The Vietnam war is quite renowned to this day still as a dark period in US history when another nation managed to get the largest military force on Earth to flee.
It was a big accomplishment, something few would have dreamed possible in the west, yet it was done through a type of fighting that while ancient, had been unseen by the traditional fighting forces. This was the guerrilla fighting style, a technique that the North mastered, and that the South with their western allies could not compete with. This guerrilla warfare involved fighting the enemy with quick, agile hits, coming in from the forest or mountains and firing devastating salvos, before retreating just as quickly, unheard and unseen.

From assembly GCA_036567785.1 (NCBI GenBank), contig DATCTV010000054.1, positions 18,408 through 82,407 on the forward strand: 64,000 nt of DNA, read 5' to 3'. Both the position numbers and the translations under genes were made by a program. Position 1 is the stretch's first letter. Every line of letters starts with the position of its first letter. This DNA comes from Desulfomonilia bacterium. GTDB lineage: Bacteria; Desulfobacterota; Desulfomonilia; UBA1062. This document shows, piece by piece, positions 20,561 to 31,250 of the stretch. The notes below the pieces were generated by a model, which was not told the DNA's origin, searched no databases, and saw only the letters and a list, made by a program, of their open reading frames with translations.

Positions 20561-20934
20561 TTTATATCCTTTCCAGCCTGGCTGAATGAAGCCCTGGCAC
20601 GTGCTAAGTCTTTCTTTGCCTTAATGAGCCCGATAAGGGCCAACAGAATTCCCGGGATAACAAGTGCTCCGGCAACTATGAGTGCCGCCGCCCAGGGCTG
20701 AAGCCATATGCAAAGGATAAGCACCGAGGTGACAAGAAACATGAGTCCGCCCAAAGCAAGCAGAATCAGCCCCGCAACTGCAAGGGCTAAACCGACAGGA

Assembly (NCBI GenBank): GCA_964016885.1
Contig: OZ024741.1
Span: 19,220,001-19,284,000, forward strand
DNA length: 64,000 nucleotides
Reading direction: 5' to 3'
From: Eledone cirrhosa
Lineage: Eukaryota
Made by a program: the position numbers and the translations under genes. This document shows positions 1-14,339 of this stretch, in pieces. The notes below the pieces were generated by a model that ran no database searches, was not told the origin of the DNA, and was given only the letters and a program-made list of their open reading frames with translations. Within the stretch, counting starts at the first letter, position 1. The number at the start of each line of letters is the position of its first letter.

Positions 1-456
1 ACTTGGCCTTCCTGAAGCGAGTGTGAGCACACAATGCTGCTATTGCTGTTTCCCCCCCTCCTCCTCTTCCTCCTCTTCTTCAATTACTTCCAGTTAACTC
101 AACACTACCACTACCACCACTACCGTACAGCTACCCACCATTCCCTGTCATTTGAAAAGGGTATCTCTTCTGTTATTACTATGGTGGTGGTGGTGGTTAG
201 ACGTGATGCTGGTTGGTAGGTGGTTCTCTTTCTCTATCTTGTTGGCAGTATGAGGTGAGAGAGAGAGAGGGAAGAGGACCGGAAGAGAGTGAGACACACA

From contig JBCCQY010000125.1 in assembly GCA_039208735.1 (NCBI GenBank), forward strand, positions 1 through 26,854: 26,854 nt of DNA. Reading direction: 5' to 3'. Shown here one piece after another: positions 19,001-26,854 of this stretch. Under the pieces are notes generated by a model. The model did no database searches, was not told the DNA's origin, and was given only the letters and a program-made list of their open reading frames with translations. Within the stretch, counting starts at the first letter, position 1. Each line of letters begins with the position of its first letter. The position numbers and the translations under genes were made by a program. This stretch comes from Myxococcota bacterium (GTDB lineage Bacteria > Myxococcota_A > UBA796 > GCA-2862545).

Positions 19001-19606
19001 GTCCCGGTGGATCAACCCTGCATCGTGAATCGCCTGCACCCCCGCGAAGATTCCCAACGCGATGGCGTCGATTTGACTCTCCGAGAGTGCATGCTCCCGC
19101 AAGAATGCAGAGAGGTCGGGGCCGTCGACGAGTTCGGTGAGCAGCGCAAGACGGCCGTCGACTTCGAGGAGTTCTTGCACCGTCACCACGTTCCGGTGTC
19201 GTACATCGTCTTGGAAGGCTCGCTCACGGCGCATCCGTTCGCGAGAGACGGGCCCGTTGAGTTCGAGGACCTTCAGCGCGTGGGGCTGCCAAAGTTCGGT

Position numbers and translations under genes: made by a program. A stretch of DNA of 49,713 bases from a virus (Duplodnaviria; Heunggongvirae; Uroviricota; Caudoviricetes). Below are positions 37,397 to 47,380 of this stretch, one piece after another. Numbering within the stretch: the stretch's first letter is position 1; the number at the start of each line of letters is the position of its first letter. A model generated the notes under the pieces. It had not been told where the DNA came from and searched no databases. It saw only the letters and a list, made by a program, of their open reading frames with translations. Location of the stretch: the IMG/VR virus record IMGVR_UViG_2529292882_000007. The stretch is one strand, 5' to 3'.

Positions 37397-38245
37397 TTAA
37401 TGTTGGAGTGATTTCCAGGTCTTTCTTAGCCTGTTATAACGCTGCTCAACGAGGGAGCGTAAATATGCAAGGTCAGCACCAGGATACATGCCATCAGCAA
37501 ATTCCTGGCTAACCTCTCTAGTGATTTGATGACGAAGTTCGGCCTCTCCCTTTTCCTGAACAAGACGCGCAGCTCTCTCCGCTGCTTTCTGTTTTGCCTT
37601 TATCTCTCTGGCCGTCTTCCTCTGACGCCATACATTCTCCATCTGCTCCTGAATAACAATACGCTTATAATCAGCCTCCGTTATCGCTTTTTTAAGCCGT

In order to do this however, the Vietnamese people needed ways to travel unseen in order to reach the battlefield, allow civilians to flee unharmed, and transport goods for the soldiers. The jungle offered a good cover, but they also constructed tunnels in order to be better protected from bombings. The most well known such tunnels are the Vietnam War DMZ Tunnels, known back then as the Vinh Moc. These are constructed along the North-South border, and started by being 10 meters down into the ground. They were mostly constructed by civilians, and the initial purpose was to move civilians from the village of Vinh Linh to a safer location.